Antimicrobial resistance in disease-causing microbes has garnered attention in recent years, but another persistent area of drug resistance is the ability for tumors to evade chemotherapy drugs.
Antimalarial resistance to drug not passed on to future generations
Parasites that develop resistance to the antimalarial drug atovaquone cannot pass this resistance on to offspring, a new study suggests, because their lifecycles are often disrupted by the drug's mechanism.
New hybrid drug plugs the hole in malaria drug resistance
The World Health Organization recommends treating malaria with artemisinin combination therapy (ACT), consisting of artemisinin and another drug.
A different route to drug resistance
A team of researchers, led by Ludwig Cancer Research scientist Paul Mischel and James Heath of the California Institute of Technology, has probed biochemical signaling cascades within individual cancer cells to capture a previously poorly understood but clinically significant mechanism of cancer drug resistance.
Mapping the routes to drug resistance in cancer
When a targeted therapy blocks a pathway that enables tumors to grow, the cells usually manage to get around that obstacle.
Resistance to key HIV drug 'concerningly common'
HIV drug resistance to tenofovir, an antiretroviral drug vital to most modern HIV treatment and prevention strategies, is surprisingly and worryingly common according to a large study led by UCL and funded by the Wellcome Trust.

Related Drug Resistance Reading:

Best Science Podcasts 2019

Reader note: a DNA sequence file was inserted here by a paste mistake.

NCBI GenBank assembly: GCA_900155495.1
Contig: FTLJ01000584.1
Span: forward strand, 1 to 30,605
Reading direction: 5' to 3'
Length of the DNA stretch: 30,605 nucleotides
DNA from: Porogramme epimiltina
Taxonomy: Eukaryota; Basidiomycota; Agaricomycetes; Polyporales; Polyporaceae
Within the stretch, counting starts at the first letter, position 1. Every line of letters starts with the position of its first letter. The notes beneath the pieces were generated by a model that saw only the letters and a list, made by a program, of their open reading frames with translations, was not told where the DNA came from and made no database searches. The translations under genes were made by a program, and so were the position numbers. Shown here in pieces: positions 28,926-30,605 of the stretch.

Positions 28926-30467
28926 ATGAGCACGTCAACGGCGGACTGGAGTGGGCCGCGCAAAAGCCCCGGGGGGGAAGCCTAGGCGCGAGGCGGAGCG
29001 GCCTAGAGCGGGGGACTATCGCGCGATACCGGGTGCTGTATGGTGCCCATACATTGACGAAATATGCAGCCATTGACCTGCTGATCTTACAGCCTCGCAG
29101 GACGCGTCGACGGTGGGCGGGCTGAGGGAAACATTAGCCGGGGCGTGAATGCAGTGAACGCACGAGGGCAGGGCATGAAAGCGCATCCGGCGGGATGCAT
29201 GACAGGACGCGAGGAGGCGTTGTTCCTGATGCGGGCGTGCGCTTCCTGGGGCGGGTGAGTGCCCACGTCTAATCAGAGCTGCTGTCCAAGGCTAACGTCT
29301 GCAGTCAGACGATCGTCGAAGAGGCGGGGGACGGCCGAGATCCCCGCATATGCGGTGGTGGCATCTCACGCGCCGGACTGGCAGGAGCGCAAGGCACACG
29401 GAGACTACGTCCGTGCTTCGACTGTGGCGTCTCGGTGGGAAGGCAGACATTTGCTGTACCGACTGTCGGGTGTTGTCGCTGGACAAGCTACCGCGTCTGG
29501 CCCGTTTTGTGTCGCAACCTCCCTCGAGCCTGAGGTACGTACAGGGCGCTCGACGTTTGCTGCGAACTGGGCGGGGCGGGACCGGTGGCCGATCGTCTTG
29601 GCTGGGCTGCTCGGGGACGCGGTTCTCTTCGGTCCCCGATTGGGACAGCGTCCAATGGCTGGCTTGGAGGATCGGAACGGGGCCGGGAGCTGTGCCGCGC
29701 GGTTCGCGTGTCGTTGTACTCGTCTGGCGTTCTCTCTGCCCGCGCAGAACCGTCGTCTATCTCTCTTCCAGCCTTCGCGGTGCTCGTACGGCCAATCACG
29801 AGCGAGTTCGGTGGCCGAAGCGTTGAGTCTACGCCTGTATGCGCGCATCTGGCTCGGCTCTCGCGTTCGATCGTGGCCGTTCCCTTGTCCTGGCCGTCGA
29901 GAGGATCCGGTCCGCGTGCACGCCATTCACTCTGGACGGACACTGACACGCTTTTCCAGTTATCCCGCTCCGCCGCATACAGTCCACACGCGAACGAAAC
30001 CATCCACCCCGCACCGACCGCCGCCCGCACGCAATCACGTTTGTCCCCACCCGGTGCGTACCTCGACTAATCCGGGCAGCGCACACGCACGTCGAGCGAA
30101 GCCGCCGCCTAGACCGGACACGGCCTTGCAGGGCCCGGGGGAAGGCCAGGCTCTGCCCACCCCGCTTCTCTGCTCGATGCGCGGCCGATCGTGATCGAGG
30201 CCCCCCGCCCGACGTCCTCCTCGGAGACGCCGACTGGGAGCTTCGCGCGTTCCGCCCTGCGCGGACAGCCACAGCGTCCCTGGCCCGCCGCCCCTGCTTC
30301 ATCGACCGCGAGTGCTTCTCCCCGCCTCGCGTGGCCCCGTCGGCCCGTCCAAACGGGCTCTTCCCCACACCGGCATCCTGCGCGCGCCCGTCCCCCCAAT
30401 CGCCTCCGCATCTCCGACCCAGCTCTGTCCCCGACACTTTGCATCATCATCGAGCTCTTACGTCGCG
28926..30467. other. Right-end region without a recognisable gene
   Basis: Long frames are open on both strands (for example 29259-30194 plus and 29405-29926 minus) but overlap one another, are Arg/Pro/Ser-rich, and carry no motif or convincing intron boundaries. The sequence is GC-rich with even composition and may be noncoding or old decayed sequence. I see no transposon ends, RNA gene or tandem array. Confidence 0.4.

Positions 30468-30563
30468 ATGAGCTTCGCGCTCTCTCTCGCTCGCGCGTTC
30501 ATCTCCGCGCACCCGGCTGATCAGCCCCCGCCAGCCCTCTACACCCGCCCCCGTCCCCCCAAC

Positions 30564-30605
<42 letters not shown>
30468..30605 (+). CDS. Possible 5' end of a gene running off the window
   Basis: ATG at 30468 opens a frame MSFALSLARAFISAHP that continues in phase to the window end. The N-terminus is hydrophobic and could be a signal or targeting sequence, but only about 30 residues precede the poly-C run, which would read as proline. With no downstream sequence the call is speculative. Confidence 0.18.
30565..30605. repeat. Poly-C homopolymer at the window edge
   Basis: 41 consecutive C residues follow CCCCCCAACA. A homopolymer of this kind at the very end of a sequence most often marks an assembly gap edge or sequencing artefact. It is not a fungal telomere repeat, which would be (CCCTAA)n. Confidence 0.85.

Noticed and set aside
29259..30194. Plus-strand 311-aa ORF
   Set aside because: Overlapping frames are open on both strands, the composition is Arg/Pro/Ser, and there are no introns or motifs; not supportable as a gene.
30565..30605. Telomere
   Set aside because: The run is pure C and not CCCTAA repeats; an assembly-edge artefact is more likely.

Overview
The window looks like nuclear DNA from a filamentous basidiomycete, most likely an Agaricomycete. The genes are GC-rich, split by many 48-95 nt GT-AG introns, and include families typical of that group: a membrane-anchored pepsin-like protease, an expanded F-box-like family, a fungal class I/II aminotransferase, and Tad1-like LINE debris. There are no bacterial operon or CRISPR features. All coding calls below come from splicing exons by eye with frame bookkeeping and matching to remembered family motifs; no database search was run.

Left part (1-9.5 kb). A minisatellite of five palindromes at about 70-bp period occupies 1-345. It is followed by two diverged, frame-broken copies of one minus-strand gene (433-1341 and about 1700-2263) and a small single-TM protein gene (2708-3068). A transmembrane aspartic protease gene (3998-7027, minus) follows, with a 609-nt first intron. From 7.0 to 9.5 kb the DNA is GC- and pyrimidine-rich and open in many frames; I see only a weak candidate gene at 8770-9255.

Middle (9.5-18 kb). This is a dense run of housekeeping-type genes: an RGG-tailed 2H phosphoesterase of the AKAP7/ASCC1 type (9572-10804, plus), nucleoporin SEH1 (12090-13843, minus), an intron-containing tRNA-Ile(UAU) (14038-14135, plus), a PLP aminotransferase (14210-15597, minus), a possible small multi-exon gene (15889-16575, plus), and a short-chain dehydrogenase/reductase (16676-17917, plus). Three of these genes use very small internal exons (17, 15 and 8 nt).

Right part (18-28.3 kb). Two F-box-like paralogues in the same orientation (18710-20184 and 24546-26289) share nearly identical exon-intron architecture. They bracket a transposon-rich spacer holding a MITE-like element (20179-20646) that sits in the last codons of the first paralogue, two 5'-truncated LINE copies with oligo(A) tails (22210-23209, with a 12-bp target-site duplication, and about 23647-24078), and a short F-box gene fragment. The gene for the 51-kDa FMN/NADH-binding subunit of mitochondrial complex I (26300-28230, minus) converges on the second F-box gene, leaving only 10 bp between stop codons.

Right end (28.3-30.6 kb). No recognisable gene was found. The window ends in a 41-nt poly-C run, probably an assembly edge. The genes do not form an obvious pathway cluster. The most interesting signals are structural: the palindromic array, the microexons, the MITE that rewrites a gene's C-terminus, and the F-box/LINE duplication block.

We have hand picked the best science podcasts for 2019. Sit back and enjoy new science podcasts updated daily from your favorite science news services and scientists.
Now Playing: TED Radio Hour

Digital Manipulation
Technology has reshaped our lives in amazing ways. But at what cost? This hour, TED speakers reveal how what we see, read, believe — even how we vote — can be manipulated by the technology we use. Guests include journalist Carole Cadwalladr, consumer advocate Finn Myrstad, writer and marketing professor Scott Galloway, behavioral designer Nir Eyal, and computer graphics researcher Doug Roble.
Now Playing: Science for the People

#529 Do You Really Want to Find Out Who's Your Daddy?
At least some of you by now have probably spit into a tube and mailed it off to find out who your closest relatives are, where you might be from, and what terrible diseases might await you. But what exactly did you find out? And what did you give away? In this live panel at Awesome Con we bring in science writer Tina Saey to talk about all her DNA testing, and bioethicist Debra Mathews, to determine whether Tina should have done it at all. Related links: What FamilyTreeDNA sharing genetic data with police means for you Crime solvers embraced...